A Guide to Using Molden on the MSC Computers

The Molden program by Gijs Schaftenaar can be used to view Jaguar orbitals, normal modes, and other features of a QM simulation.

Note in particular that the current version does not support z-matrix geometries, and that some files that use backup basis sets may not be treated properly. Also, there are some problems with effective core potentials. Please let me know asap if you find a bug.

Using Molden to view Jaguar orbitals:

  1. Make sure you have a working version of molden. On the MSC computers, there are versions at /source/molden/linux/molden, /source/molden/IRIX-5.3/molden, and /source/molden/IRIX-6.4/molden. Choose the one appropriate for your platform.
  2. Place the file jag2molf somewhere in your path. Make sure that the script is executable (i.e. chmod +x jag2molf). You can get the script by clicking here. The file is also available on the MSC computers as /source/molden/jag2molf. If you're not running jag2molf on the MSC computers, make sure that the $basis_file_name variable points to the Jaguar basis set file.
  3. To run the jag2molf file, type "jag2molf file.in" where 'file.in' is the name of a jaguar restart file. This will create a file named 'file.molf', which can be loaded into molden by typing "molden file.molf" (provided of course that molden is somewhere in your path).
  4. Alternatively, note that Jaguar now can output molden files directly, so that you don't have to worry about jag2molf at all. Either set ip90=2 in the $gen section, or in the GUI, select Molden Output on the Output: Files dialog box.
  5. To view orbitals, click on the "Dens. Mode" button, which will put up a surface plot of the HOMO. Note positive and negative values of the contours at the right of the graphical screen. Choose a value that is roughly midway in the positive values. Then click on the "Space" button, and enter this contour value in the dialog box that pops up. (This step will take a minute, while the program evaluates the orbital at each gridpoint.) This will give you a standard orbital picture. To view other orbitals, click on the "Orbital" button, and select any of the orbitals there.
  6. Note that you can also view orbital contours this way.

Using Molden to view Jaguar normal modes:

  1. Run a Jaguar job that computes the frequencies of the molecule, e.g. setting &gen ifreq=1 &.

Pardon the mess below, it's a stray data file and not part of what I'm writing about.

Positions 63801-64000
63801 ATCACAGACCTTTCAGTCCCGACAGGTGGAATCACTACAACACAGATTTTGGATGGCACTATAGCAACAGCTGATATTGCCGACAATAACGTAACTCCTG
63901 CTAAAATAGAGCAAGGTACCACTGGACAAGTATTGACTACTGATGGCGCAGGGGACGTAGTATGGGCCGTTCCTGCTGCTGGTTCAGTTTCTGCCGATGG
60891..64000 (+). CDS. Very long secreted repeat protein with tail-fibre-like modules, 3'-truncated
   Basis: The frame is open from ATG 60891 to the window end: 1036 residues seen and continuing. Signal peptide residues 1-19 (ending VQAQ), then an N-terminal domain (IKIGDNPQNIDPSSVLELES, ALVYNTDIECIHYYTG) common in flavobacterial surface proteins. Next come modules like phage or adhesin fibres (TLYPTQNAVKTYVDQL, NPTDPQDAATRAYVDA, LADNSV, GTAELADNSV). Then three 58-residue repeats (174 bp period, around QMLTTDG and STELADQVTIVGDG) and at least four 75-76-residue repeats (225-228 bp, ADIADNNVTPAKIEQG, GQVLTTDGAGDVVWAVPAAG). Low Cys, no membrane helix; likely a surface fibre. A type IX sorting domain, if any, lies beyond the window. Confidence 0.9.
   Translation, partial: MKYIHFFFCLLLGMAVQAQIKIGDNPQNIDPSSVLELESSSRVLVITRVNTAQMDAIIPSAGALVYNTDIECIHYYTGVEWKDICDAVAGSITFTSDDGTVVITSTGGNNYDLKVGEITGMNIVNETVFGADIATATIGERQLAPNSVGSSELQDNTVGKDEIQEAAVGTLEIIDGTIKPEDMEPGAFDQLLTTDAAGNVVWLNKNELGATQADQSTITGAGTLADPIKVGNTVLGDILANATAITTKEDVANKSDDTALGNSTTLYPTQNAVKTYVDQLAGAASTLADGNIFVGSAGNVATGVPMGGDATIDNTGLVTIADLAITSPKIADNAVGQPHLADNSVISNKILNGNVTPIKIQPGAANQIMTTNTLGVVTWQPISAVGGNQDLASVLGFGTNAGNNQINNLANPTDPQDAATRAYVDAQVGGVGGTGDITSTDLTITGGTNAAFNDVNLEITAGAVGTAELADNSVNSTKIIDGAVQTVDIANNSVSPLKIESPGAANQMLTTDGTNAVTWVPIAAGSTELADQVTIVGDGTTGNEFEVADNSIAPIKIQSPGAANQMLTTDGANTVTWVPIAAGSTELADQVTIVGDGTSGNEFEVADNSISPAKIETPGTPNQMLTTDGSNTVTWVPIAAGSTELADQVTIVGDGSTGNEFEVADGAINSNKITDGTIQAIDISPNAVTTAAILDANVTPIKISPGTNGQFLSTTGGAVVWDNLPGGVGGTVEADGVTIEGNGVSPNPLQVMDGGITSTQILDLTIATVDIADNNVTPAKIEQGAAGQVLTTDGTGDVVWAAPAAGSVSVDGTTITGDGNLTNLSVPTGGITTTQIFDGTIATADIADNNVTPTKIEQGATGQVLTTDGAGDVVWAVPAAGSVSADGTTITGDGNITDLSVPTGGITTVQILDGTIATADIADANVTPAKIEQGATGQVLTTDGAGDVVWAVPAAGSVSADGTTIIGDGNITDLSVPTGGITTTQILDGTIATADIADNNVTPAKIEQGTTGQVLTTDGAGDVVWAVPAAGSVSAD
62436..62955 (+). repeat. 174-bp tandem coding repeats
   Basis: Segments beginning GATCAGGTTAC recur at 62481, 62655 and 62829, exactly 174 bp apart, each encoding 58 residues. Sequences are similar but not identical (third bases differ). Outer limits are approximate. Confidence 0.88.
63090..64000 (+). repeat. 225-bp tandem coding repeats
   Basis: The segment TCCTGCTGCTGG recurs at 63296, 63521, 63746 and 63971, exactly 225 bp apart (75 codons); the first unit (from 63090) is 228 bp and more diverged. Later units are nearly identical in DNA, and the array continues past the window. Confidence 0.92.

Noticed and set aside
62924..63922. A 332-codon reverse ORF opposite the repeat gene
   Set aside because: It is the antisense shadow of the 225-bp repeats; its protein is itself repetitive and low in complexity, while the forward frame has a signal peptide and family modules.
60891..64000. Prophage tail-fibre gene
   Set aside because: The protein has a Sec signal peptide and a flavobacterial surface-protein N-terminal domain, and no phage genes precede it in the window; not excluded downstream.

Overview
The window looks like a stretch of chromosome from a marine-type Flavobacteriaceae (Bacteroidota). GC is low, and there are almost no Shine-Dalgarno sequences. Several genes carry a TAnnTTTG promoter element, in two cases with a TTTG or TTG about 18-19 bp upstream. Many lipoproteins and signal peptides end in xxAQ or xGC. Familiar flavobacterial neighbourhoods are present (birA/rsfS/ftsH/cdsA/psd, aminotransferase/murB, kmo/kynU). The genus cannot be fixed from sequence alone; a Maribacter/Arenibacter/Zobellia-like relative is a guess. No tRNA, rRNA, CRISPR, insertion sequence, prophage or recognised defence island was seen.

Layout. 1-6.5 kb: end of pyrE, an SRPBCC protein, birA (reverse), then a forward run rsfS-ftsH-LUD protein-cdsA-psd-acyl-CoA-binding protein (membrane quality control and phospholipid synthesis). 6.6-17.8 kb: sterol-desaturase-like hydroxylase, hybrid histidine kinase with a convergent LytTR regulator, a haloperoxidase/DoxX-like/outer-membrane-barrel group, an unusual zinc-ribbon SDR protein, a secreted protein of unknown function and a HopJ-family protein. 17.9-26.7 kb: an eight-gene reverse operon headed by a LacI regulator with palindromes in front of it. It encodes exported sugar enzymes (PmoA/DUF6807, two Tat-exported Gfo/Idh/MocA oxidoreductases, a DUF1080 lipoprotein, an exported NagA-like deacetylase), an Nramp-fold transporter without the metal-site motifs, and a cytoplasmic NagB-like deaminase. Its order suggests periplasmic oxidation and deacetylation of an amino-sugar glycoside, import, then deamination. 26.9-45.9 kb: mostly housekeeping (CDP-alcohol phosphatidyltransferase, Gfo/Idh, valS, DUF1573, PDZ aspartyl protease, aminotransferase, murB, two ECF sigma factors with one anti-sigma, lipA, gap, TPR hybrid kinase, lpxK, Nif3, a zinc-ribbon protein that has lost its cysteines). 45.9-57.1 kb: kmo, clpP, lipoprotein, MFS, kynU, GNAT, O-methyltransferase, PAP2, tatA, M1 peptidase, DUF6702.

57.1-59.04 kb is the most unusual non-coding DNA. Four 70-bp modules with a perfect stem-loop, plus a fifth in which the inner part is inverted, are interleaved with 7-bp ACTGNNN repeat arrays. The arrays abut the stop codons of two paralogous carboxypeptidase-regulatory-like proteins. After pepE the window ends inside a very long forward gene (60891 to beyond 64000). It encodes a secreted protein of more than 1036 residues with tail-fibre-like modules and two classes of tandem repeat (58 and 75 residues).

2. Run this python script on the jaguar output file. This script can be found in /source/molden/molfreq.py on the MSC computers. Capture the output in a file, e.g.:
           % /source/molden/molfreq.py jag.out > jag.molf
           
  3. Now run molden on the file. I.e.:
           % /source/molden/IRIX-6.4/molden jag.molf
           
    Click on the "normal modes" button and select the frequency that corresponds to the mode you want to see.


The Molden manual is available here. I will write more specific Molden notes as time permits.


Here are some preliminary results of using Molden to view molecules and orbitals. In particular, the VRML output viewed through Netscape is quite snazzy. The Molden file that generated all of these pictures is available here.

A geometry viewed in Molden:

The same geometry, taking a snapshot of the VRML output. The whole VRML file is available here (note: your browser must be set up to properly view a .wrl file using the CosmoCode viewer!).

A Molden orbital:

A snapshot of the VRML output of the same orbital. The VRML file that generated it is available here. Note (1) this file is huge (~2.5 Mbytes) and (2) your browser must be properly configured to view VRML.

Obscure VRML tip

You can make the background white by inserting the line:
Background{skyColor[1 1 1]}
at the top (i.e. after the #VRML line) of the file. Also, you can insert the line:
NavigationInfo{type "EXAMINE"}
after that line to automatically put the browser in Examiner mode.